Transfagarasan Closer + Closer As A1 Gap Plugged

Continuous motorway from Calais to Romania’s most famous road is now on the horizon.

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Despite the announcement in June that no new roads would open in Romania this year, a significant stretch of the western A1 came on stream this afternoon.

The new 22km section includes the 1km Aciliu viaduct, the longest in Romania, and plugs the final gap in the A1 Sibiu-Sebes-Deva, close to Romania’s two famous mountain passes.

Sebes sits at the head of D67C Transalpina while Sibiu is just thirty miles west of Carta, at the top of D7C Transfagarasan.

English-speakers might struggle with the fact that the new road runs between the villages of Saliste and Cunta.

The new road (marked in blue, above) represents a technical achievement in a geologically unstable region. A planned tunnel before the viaduct was abandoned in favour of a cutting. The resulting landslides dogged the construction throughout. It was originally intended to open last spring along with the other new sections of A1.

It was built a mainly local consortium led by Italian firm Impreglio. The entire 115km highway Sibiu-Deva cost €784m, the vast majority from EU funds according to Romania-Insider.com.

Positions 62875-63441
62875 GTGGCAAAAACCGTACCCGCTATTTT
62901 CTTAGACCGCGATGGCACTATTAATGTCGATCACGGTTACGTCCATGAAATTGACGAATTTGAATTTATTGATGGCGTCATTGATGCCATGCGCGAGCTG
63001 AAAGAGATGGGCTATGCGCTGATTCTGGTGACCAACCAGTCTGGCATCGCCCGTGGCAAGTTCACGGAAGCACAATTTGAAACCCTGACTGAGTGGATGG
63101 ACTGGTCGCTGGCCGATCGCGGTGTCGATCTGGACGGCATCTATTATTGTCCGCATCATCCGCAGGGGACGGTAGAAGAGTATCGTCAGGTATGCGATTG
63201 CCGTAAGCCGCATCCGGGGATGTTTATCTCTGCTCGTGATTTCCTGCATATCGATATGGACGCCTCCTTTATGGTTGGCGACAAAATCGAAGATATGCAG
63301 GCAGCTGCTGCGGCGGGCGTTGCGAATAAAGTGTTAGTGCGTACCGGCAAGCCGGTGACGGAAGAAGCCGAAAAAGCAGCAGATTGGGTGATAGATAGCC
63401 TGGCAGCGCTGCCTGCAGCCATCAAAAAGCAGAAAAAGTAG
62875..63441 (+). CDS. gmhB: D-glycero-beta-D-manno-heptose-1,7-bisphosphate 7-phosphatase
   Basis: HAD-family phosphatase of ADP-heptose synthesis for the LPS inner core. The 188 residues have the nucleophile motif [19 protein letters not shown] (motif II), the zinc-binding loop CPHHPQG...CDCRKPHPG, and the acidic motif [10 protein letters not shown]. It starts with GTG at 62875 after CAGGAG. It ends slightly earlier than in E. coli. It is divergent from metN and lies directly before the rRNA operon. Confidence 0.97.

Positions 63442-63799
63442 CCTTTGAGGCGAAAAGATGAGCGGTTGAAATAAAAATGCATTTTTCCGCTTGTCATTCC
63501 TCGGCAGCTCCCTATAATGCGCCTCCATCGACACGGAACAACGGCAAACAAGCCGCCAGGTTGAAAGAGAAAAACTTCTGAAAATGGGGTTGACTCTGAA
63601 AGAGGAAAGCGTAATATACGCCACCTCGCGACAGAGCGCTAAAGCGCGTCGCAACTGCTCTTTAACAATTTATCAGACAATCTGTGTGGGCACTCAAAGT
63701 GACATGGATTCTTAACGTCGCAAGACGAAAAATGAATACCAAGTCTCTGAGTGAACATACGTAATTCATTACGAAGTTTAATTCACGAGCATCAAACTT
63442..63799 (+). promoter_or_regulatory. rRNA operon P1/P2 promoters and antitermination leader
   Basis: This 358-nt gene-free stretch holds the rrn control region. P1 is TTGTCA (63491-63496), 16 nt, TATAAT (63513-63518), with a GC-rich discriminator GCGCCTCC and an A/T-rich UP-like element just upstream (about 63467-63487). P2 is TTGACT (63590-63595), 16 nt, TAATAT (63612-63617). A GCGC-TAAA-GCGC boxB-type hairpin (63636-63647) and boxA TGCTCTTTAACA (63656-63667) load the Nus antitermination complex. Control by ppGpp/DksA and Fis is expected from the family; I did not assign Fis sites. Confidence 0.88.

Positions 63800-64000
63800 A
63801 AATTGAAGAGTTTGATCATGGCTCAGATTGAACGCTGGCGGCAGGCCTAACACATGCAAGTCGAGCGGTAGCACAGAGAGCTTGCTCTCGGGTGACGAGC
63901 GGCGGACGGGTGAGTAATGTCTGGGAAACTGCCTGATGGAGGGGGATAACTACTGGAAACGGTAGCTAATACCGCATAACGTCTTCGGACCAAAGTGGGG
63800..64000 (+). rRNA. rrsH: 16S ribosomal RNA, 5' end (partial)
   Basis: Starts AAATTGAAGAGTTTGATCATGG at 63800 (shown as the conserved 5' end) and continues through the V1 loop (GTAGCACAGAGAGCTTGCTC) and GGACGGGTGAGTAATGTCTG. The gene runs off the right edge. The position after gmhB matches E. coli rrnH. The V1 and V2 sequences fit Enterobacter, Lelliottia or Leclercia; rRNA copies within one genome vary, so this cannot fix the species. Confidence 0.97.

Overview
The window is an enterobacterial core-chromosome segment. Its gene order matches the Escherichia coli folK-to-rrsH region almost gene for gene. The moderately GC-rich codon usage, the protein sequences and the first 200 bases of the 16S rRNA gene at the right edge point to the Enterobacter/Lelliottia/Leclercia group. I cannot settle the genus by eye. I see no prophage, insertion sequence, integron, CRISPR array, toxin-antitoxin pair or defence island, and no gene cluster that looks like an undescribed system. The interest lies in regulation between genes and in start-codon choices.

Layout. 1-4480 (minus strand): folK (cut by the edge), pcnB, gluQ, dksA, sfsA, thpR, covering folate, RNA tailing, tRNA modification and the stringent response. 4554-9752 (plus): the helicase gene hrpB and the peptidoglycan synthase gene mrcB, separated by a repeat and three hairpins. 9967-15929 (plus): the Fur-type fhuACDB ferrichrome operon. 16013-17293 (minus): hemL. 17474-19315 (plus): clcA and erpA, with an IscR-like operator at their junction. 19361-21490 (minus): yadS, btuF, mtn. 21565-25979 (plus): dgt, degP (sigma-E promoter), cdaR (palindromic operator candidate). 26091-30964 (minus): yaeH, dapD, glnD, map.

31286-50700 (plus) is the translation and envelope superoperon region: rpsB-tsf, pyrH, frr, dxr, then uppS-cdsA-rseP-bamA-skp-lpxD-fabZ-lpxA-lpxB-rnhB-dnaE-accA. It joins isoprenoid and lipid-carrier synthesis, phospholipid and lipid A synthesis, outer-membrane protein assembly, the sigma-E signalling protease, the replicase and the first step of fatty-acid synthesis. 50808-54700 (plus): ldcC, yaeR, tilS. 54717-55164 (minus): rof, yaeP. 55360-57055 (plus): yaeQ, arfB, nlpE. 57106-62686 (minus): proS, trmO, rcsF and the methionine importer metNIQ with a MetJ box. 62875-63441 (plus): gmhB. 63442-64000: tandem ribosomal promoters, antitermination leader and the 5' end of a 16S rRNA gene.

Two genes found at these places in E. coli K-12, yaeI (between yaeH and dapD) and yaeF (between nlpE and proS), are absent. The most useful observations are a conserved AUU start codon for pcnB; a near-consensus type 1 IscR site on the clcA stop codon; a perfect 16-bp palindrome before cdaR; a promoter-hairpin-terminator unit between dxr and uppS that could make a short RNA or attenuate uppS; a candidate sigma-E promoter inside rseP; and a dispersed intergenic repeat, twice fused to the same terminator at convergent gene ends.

Having driven this exact stretch of road in May 2013 – coincidentally among the first drivers to use part of A1, opened without fanfare – it is clear to us that the new dual carriageway will bring welcome relief for the heavy traffic on this main route between Romania and Western Europe.

The remaining sections of western A1 still to be built are not insignificant (marked in red, above) but all are currently under construction. Meanwhile, the Hungarians are building an extension of the M43 motorway from Szeged to the Romanian border at Nadlac.

Finger crossed, by the end of 2015 there will be continuous motorway for the 1,500 miles from Calais to Transfagarasan.

Last month, Romania unveiled a highly modified road building plan. Many of the roads previously intended to be motorways have been downgraded to – cheaper and easier to build – expressways.

This includes the all-important Sibiu-Pitesti stretch of the A1 across the Carpathian mountains which southern Carpathian car maker Dacia lobbied so hard to have prioritised.

According to the plan, the bare bones of a fast road network should start to emerge by 2020.

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